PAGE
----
About 20 years ago I took a long vacation, kind of like a sabbatical, where I didn’t work for an entire year. No work, no income, no tax. I thought it would be a good time to cash out my 401K and pay 0-10% tax bracket taxes on it, plus the penalty. I ordered a payout from the 401K company in early December. But as the saying goes, we plan, God laughs. The check for the 401K money came to me in January of the following year. A year in which I had a six-figure job. I paid a very hefty tax on that money. I was furious and determined to figure out what to do to counteract this.
I called about a dozen different tax accountants, CPAs, experts of all kinds. Until the last one, they all said the same thing. Some version of “nothing you can do” and yes, I’d be paying taxes at a very high marginal rate. The last one asked me about my current situation, what was going to be happening for the remainder of the year. He said I’d have to pay taxes on the IRA distribution, but that if I took certain actions in advance, I could lower the tax rate on it and save a whole bunch on the income I was earning. He became my accountant, and a financial mentor for several years. That’s how I stumbled into the foray of tax planning.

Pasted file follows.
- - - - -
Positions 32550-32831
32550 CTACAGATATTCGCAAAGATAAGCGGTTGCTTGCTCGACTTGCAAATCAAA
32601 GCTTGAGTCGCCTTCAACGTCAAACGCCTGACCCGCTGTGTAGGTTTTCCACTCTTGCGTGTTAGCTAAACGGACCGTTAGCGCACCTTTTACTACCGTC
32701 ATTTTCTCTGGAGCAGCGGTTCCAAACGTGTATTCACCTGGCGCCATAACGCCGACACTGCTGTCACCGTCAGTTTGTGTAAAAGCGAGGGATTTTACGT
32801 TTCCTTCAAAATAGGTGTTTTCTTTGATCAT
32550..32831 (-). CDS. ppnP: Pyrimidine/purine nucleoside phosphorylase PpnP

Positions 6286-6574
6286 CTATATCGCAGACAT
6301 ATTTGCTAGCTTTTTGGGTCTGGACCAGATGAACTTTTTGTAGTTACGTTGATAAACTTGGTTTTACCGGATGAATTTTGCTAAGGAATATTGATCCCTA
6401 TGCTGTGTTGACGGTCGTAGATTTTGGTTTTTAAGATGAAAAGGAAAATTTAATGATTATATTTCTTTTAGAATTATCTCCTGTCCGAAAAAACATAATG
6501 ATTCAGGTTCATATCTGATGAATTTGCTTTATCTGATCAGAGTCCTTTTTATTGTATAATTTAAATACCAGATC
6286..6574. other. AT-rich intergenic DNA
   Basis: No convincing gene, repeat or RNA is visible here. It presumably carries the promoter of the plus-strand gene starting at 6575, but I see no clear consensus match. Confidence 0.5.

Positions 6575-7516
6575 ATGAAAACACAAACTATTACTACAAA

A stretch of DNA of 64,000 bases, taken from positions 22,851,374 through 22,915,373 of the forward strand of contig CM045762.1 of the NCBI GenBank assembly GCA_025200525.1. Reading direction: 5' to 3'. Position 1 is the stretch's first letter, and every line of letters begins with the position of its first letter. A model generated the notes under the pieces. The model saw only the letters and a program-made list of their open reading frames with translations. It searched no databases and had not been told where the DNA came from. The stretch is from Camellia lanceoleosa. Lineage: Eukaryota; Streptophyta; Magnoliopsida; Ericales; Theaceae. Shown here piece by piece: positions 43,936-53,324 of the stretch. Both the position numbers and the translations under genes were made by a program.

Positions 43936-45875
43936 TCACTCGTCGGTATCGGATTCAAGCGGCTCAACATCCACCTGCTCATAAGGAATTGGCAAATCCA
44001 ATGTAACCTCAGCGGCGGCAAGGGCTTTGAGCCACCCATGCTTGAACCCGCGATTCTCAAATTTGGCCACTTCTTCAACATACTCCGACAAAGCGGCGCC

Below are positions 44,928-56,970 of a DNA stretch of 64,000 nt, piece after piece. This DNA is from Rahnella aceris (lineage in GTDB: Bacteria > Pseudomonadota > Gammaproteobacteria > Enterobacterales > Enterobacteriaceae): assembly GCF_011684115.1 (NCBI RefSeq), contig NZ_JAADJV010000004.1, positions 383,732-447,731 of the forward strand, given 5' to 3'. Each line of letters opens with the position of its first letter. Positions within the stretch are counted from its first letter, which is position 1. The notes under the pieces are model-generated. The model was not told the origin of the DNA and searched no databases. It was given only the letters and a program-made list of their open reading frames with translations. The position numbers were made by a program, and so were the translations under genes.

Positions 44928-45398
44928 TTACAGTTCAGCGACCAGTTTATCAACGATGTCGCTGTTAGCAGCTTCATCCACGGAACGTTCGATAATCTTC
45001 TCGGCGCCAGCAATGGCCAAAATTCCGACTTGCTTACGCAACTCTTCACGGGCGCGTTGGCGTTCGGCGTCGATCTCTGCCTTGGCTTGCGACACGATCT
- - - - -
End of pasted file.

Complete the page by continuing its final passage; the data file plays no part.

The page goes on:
Now I do this professionally. It doesn’t matter how good you are with a stack of receipts on April 15, if you don’t put the right structures into place, you can’t deduct your swimming pool, your kids’ private schools, or your vacation as business expenses.
I love living in Oakland, and have an office across from the Downtown Berkeley Bart station. I take advantage of our many hills to go hiking and waterways to go kayaking as often as I can.